Cablevision and Dish have Euronews, and as posted above, you can get it via Livestation if you pay for it. Just because you choose not to pay for something doesn't make it censorship.
The only cable provider in my area, Comcast, doesn't have it. I live 20+ floors above street level on the north / east / west side, so a dish of any kind is out of the question. As for Livestation, tell me why I should pay for a stream that is of no practical use to me. Even went so far as to run a virtual machine dedicated to casting the Livestation Euronews stream to a Chromecast just to be able to watch it on my TV. Android and iOS apps crash constantly, no help from Livestation. They are a useless company, a paywall essentially, and a bad one at that, in that paying doesn't accomplish what is promised. It's not that I wouldn't support them if they were good at what they do. It is only $2! It's just that they aren't good at what they do, AND the rest of the world gets the English stream free. Given all that, I don't see how the practical effect isn't sufficiently close to censorship of some sort to warrant the term if nothing else as a decorative exaggeration. Didn't know the setting here was so academic.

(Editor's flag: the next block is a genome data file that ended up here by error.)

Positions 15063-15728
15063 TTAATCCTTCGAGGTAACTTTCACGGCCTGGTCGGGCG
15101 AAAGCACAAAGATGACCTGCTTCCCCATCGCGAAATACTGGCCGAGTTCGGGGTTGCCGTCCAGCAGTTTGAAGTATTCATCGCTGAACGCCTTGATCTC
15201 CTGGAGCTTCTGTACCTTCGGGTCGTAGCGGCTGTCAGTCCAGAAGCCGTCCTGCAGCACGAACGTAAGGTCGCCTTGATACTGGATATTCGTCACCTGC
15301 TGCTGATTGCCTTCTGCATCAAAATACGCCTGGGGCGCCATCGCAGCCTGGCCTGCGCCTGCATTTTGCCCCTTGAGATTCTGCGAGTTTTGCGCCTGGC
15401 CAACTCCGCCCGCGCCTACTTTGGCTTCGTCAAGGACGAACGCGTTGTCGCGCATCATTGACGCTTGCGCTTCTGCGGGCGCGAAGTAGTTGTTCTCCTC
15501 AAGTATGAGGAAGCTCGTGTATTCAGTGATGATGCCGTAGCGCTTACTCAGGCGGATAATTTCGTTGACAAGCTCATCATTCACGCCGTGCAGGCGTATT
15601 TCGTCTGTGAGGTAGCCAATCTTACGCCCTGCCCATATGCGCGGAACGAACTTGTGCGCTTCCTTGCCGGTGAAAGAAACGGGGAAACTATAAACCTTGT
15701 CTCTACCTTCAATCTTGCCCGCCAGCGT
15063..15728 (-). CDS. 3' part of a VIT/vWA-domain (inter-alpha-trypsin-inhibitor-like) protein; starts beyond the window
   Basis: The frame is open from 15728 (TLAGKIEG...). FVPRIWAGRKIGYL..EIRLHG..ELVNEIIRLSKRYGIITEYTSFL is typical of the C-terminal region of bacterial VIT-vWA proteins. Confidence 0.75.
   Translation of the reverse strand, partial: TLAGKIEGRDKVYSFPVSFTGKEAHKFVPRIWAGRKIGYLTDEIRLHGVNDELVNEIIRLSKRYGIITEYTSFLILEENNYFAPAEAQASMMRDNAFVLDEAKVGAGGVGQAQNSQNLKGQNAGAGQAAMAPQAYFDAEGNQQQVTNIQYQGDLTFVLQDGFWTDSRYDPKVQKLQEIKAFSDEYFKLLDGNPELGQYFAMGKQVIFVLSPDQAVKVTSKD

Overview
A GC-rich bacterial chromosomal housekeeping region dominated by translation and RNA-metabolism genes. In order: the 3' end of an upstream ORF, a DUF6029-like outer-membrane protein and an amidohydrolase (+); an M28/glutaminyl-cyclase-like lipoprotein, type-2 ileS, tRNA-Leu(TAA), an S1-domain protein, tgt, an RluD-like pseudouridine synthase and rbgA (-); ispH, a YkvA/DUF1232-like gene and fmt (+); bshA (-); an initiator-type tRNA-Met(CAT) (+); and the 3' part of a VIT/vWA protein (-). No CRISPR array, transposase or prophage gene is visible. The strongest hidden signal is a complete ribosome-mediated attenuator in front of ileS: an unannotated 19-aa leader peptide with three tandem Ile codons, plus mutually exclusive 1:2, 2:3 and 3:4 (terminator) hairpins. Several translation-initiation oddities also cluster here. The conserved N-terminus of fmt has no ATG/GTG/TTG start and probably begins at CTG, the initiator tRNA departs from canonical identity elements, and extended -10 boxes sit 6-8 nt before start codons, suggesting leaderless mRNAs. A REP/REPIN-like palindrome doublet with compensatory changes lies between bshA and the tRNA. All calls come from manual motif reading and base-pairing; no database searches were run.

That's NOT your cable company doing that to BBC World News, those ads are coming directly from the BBC's satellite feed. The news story in the middle of the program during ad breaks is always an older report from earlier in the day and is just filler for non-commercial TV affiliates that simulcast newscasts from BBC World News, like various PBS stations, ABC News 24 in Australia and the BBC News Channel in the UK. Only the private internal feed for TV stations show that filler story, the actual 24/7 channel for viewers goes to a break during it.
Then why was BBC World on Comcast free of those ads for the first 3 months after it was added to the lineup? Does BBC sometimes insert Dealdash ads into the middle of Our World or Panorama, over the presenter mid-sentence? The live streams don't have those ads, and neither do the satellite feeds overseas. Just the occasional Qatar Airways, Allianz, Korean Air, Rolex, Maylasia tourism, etc. Those are fine, in that they are pleasant and don't insult my intelligence. Dealdash is online gambling for people too dim to realize what it is. I'm not that person, I highly doubt most of the viewers are, and it doesn't belong on BBC World. They'll never get me as a customer no matter how many times they show the ad. I have the right to mute it or change the channel, and I'd gladly pay money for a "mute service" to do it for me. Seeing as there is no such thing, I'll continue to circumvent the geolock. But I am paying for the channel.